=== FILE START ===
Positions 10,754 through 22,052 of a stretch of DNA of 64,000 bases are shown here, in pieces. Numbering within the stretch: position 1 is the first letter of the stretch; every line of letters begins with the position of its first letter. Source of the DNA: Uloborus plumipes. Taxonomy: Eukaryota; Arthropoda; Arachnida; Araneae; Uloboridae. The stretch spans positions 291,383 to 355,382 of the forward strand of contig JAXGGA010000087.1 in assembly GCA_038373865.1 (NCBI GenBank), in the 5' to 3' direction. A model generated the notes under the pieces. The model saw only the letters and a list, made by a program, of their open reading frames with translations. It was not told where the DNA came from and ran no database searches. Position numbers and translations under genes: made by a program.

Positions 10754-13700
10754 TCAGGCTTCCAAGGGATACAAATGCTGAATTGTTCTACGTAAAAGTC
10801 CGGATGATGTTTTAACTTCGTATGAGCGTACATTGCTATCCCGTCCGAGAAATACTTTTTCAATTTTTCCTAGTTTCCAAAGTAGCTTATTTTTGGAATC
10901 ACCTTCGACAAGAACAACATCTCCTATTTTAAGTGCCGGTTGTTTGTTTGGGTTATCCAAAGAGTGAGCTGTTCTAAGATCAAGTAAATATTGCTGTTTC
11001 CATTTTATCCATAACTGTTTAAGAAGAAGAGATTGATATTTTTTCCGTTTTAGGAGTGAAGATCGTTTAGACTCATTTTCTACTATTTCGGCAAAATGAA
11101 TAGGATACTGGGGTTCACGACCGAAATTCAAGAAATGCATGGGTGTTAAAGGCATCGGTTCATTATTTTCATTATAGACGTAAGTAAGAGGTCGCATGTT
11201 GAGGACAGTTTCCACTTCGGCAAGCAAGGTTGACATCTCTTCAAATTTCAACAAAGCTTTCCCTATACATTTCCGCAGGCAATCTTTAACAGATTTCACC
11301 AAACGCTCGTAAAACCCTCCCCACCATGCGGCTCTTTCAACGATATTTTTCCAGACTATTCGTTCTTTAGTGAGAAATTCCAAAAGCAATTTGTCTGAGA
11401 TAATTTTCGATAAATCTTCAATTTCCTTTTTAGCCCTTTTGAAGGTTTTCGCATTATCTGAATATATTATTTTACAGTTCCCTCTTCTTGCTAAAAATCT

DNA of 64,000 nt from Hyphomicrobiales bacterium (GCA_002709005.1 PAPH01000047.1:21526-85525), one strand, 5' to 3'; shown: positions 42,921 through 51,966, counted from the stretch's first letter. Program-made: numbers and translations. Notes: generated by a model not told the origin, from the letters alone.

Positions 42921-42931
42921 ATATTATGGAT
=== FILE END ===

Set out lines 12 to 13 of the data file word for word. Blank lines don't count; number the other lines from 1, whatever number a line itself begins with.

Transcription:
Positions 42921-42931
42921 ATATTATGGAT